Final Ruling Could Ignite Supply Concerns

Watch Your Tank Levels Because It’s Going to Get Complicated

Opportunities and Risk with New Gasoline Specifications in Midwest

The Environmental Protection Agency (EPA) on February 22 announced a final ruling granting eight states in the Midwest their petitions to remove a gasoline volatility waiver, clearing the way for year-round E15 sales in 2025.

A year earlier, on March 1, 2023, EPA had signaled its intent to grant the request by eight governors following a public comment period, although the implementation date was uncertain, with concerns that a start date this year would lead to supply shortfalls and sharply higher retail prices. No doubt those concerns ahead of the U.S. presidential election factored heavily into delaying implementation to April 28, 2025, to the disappointment of ethanol producers.

Nearly two years earlier, the governors of Illinois, Iowa, Minnesota, Missouri, Nebraska, Ohio, South Dakota, and Wisconsin used their authority under the Clean Air Act to formally petition EPA for the removal of the 1-pound per square inch volatility waiver for E10, which results show increases emissions in their state. Under the CAA, governors can request a change in gasoline specifications if they can prove the change would reduce pollution.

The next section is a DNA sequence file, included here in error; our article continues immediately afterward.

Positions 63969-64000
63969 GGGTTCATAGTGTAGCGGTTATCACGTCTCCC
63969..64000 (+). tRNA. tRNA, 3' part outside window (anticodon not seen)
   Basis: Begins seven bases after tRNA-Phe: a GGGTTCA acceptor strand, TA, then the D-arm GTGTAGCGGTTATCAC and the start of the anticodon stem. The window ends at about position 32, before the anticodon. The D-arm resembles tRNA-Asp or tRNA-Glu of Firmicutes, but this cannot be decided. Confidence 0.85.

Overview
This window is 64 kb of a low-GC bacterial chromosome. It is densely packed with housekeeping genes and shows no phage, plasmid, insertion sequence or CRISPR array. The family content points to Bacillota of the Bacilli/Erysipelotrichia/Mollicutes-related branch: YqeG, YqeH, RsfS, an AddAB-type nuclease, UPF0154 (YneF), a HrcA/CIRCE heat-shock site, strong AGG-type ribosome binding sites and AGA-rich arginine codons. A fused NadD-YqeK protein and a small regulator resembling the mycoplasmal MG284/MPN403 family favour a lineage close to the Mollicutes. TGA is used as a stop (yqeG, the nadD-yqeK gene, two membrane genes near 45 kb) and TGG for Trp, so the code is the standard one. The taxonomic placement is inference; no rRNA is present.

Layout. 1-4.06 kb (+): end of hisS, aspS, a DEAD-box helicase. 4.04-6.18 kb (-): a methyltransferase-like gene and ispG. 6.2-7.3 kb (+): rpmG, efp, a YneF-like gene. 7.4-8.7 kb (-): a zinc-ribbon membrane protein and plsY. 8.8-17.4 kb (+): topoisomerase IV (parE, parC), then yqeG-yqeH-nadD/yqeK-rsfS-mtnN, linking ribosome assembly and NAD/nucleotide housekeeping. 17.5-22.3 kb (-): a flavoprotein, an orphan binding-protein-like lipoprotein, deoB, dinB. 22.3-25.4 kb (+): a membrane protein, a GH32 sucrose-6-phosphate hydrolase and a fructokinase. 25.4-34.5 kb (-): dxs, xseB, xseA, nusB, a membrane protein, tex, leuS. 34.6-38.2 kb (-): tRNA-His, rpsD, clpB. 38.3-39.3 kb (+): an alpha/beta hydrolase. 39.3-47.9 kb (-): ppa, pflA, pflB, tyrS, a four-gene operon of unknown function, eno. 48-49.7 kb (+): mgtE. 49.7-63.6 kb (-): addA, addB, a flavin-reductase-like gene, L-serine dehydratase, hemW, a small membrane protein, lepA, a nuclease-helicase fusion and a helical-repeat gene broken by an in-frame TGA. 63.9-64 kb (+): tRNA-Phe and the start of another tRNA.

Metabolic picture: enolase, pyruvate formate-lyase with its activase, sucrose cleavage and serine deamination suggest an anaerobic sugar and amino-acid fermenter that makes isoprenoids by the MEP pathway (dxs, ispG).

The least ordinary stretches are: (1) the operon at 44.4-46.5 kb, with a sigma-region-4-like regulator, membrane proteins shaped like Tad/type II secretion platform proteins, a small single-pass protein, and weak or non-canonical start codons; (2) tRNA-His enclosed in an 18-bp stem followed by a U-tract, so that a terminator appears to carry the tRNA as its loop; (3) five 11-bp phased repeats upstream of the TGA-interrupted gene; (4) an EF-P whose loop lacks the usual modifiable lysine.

The concerted effort by the states, where most of the ethanol production in the United States occurs, was born out of frustration in an inability to expand greater consumption of the blendstock. E15 sales are largely prohibited during the summer driving season outside of the federal reformulated gasoline zone and certain regions of the country working with the EPA to reach attainment with the CAA through a State Implementation Plan because it violates the 9psi RVP summer volatility standard. Ethanol increases RVP.

“In some cases, this would be expected to increase the distances traveled, which may in turn require the purchase of additional tank trucks and hiring of additional drivers…”

For more than 40 years, E10 was granted a 1psi RVP waiver by U.S. Congress, but that allowance was not extended to E15. On July 2, 2021, in striking down an EPA decision granting E15 the waiver during the Trump administration, the U.S. Court of Appeals for the District of Columbia Circuit was unequivocal that only Congress has the authority to extend the waiver beyond E10. The Nationwide Consumer and Fuel Retailer Choice Act, a proposed federal legislation which would allow E15 sales year-round, has stalled in Washington.